Paddington 2 isn’t just a well-made film for the whole family: It’s the ultimate feel good movie. Pure and good escapism. It’s an aesthetic for when I’m feeling down. And so, it can be disappointing to not see something you love be gratified like you know it deserves to be. But I think that Paddington himself probably wouldn’t mind and would just be happy to know that he made others feel good.

If you haven’t seen it already, I obviously recommend Paddington 2. There’s also a cartoon coming soon on Nickelodeon for children, which I will of course be watching. I should also note now, in advance, that I’ll be personally overseeing the show’s campaign for a Daytime Emmy. Be sure to RSVP.

HARRY POTTER and the Prisoner of Azkaban: The Crown Jewel Of Its Series

The Harry Potter series has left an indelible mark on my life. A gilded, glowing fantasy world that swept me away when I picked up the first book in third grade, and has lingered with me ever since. This declaration of love is highly common, as the series itself quickly became a pop culture landmark and a household name, and remains one to this day.

Readers were captivated by J.K. Rowling’s beautifully illustrative writing, and dually enraptured when director Chris Columbus adapted the first Harry Potter book into film in 2001. It’s the books that were the highlight of my childhood, but as I grow older, I find my appreciation of the films almost on par with my appreciation of the books. But it’s only one of the 8 films in particular that has enchanted me throughout both my childhood and current adolescence, and that I consider to be my favorite film of all time: Harry Potter and The Prisoner of Azkaban.

Family Ties In Voldemort’s Absence

The third installment in the Harry Potter series sets itself apart with one major detail: it’s the only installment where the series’s overarching main antagonist, Voldemort, doesn’t appear. The core conflict, instead, is based around Sirius Black. An ‘antagonist’ shrouded in mythology revealed to be Harry’s kin by the end of the story turns out to be a compassionate man whose violence was spurred on by revenge.

It’s the only installment, apart from the final one, that doesn’t end on a heavily dubious note. It’s a full circle, and could even work loosely as a standalone film (in terms of conclusiveness). This time, we’re not dealing with some snake-like, slightly supernatural being. The ‘villain’ is an ordinary man who is directly connected to Harry, and by the end of the story, you end up deeply trusting him. 

Related image
Harry Potter and the Prisoner of Azkaban (2004) – source: Warner Bros. Pictures

The familial bond between Harry and Sirius is translated to the general intimate atmosphere of the film adaptation itself, an atmosphere unique to the third film only. Director Alfonso Cuarón took some liberties when adapting the book to screen (i.e. Harry doing magic over the summer and not getting expelled, along with many more discrepancies), leaving some fans up in arms. However, as he trimmed away some of the more obscure aspects of the wizarding world, he magnified everything about it that has made the story feel so accessible to audiences across the globe.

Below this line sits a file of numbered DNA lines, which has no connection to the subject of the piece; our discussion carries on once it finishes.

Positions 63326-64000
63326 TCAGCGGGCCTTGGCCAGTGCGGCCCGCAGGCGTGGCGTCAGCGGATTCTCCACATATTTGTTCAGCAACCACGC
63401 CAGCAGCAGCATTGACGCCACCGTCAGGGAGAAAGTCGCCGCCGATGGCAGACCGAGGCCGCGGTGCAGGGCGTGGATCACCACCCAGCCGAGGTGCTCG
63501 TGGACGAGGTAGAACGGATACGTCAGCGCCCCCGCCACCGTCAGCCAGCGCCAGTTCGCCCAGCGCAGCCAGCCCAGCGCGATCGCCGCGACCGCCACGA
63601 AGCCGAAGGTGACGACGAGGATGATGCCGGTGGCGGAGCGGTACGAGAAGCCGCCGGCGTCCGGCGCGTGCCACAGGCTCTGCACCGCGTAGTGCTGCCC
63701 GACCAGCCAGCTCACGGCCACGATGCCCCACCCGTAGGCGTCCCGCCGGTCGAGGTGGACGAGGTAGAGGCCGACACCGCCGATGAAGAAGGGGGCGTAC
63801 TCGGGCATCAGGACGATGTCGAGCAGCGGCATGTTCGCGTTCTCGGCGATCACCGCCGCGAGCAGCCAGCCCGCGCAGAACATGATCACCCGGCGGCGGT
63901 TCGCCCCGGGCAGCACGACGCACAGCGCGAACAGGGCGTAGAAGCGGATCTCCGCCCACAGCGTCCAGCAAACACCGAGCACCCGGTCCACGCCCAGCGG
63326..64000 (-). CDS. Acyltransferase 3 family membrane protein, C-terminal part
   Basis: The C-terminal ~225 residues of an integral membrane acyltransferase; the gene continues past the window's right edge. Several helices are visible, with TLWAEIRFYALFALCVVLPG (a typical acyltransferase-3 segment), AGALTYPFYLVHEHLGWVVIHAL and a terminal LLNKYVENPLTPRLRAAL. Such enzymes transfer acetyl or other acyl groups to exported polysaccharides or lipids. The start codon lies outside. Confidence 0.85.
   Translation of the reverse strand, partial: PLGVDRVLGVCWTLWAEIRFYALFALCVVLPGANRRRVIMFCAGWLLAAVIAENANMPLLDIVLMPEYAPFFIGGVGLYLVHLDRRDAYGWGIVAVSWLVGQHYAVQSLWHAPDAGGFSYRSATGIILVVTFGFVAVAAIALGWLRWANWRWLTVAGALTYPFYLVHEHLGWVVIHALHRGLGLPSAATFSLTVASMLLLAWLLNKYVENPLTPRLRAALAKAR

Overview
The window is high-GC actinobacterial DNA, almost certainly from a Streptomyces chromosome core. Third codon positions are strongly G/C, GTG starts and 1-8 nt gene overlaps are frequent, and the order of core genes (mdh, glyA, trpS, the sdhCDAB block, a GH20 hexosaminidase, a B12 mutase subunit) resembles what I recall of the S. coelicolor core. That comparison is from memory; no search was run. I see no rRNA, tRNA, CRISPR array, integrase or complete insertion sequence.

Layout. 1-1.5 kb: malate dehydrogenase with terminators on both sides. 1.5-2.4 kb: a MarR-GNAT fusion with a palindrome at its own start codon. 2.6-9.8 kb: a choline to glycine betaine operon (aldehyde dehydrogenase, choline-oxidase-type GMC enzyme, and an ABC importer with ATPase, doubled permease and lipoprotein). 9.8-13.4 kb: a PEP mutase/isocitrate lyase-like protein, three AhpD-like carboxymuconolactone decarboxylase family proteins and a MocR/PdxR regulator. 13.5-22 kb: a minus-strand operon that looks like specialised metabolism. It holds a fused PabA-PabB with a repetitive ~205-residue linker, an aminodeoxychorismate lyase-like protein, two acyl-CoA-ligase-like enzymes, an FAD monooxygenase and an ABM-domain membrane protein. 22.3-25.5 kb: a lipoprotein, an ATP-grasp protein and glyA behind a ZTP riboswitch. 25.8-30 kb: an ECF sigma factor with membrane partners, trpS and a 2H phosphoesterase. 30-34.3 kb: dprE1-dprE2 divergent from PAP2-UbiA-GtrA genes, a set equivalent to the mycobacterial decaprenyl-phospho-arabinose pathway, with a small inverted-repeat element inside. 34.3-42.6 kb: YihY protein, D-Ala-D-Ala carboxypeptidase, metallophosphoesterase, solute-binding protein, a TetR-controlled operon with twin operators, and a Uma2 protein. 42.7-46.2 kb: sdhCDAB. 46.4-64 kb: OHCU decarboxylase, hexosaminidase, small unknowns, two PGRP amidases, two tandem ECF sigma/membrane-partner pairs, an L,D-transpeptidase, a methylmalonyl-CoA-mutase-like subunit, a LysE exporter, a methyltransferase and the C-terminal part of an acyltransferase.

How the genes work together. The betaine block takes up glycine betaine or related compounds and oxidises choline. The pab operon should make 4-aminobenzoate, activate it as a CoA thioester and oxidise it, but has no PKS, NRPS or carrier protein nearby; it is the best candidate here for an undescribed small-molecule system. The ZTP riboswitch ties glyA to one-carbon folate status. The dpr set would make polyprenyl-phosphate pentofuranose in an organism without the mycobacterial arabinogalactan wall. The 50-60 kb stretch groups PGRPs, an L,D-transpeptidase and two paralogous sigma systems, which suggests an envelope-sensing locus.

Camerawork and Costuming: Unsung Heroes

Cinematography is the key to immersing audiences into a film, and cinematographer Michael Seresin’s work in this film is outstanding. It seems as if the camera is never still throughout the entirety of the film, whether slowly closing in on its subject, or darting quickly back and forth. It highlights the humor, heartbreak, and joy within each respective scene. It’s the supporting actor, as well as the star.

Where most of the Harry Potter films choose to use long shots to highlight the expansiveness of the magical world, the camera in this one doesn’t shy away from close-ups. These close-up shots intensify the emotion in each scene, and create some of the most memorable moments of the entire film series (the infamous Aunt Marge scene, Lupin’s transformation, the Boggart scene, etc.). This fantasy world feels so much more real, casual, and even plausible, thanks to the camerawork in this film.

Rupert Grint, Daniel Radcliffe, and Emma Watson in Harry Potter and the Prisoner of Azkaban (2004)
Harry Potter and the Prisoner of Azkaban (2004) – source: Warner Bros. Pictures

Costume design is also a major, and highly underrated factor, contributing to the uniquely casual atmosphere of this film. For the first time, our core three protagonists are clad in clothes normal teens in the 2000s would wear, and not in starchy school uniforms 24/7 (a switch in costume conceptualized by costume designer Jany Temime). The outfits are so casual, yet memorable in their own right, and wonderfully reflect the personalities of the golden trio. It’s revolutionary in its own subtle little way.

This casual nature extends to their school uniforms too. We have unbuttoned collars, rumpled robes, loose ties, and genuine variation in clothing from every extra to every key character in the film. Something as seemingly insignificant as costume design plays a huge role in breathing life and personality into the characters we see.

Key Symbols

Motifs serve as a grounding factor among the highly turbulent emotions of the film, and the Womping Willow is a major one. There are 3-4 shots highlighting the vicious tree, each one signalling the coming of a new season, and a new shift in the trajectory of the story. There’s a shot of the willow gently shaking off dead leaves in the fall, another of it shaking the snow off itself so violently that it splatters the camera, and a tracking shot of a blue bird flitting through the tree’s branches before getting flicked away by one of its tendrils.